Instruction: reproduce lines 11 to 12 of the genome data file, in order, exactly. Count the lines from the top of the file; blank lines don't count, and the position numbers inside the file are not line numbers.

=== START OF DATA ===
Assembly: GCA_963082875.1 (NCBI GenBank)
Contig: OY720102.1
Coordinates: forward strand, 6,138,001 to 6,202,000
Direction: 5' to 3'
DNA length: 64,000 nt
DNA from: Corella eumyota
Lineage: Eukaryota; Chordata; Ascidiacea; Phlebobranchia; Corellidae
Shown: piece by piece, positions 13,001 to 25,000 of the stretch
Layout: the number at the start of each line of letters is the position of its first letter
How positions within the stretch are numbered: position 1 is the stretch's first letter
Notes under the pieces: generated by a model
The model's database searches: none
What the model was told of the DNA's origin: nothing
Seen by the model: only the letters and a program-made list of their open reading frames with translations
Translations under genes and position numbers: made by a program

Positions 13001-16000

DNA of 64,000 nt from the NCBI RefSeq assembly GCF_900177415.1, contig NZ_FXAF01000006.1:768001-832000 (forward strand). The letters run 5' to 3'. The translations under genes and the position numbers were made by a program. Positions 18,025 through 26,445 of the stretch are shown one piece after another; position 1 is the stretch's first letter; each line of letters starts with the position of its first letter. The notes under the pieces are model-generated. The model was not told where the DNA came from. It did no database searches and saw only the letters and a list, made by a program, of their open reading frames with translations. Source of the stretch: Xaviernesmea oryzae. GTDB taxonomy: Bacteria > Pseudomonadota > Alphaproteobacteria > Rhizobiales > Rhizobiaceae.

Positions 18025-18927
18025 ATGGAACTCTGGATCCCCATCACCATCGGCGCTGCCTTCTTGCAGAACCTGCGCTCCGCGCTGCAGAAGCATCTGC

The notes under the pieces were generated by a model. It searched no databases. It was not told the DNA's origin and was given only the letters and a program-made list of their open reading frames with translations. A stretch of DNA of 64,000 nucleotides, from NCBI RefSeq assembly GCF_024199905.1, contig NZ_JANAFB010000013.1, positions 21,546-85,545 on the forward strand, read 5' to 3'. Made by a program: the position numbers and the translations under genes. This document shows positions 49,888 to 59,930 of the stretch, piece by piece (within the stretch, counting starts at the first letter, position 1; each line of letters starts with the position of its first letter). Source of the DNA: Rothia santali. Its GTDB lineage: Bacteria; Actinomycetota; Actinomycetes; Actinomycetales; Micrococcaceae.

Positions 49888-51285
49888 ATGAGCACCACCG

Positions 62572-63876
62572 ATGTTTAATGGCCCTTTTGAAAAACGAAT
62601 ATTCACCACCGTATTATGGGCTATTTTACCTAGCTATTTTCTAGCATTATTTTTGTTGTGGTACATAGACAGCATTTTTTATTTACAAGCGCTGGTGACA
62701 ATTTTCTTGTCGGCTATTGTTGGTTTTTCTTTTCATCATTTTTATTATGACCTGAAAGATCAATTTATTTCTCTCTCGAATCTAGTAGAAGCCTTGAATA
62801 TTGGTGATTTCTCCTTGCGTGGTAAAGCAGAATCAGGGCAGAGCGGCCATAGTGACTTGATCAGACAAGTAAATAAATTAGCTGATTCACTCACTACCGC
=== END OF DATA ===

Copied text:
Notes under the pieces: generated by a model
The model's database searches: none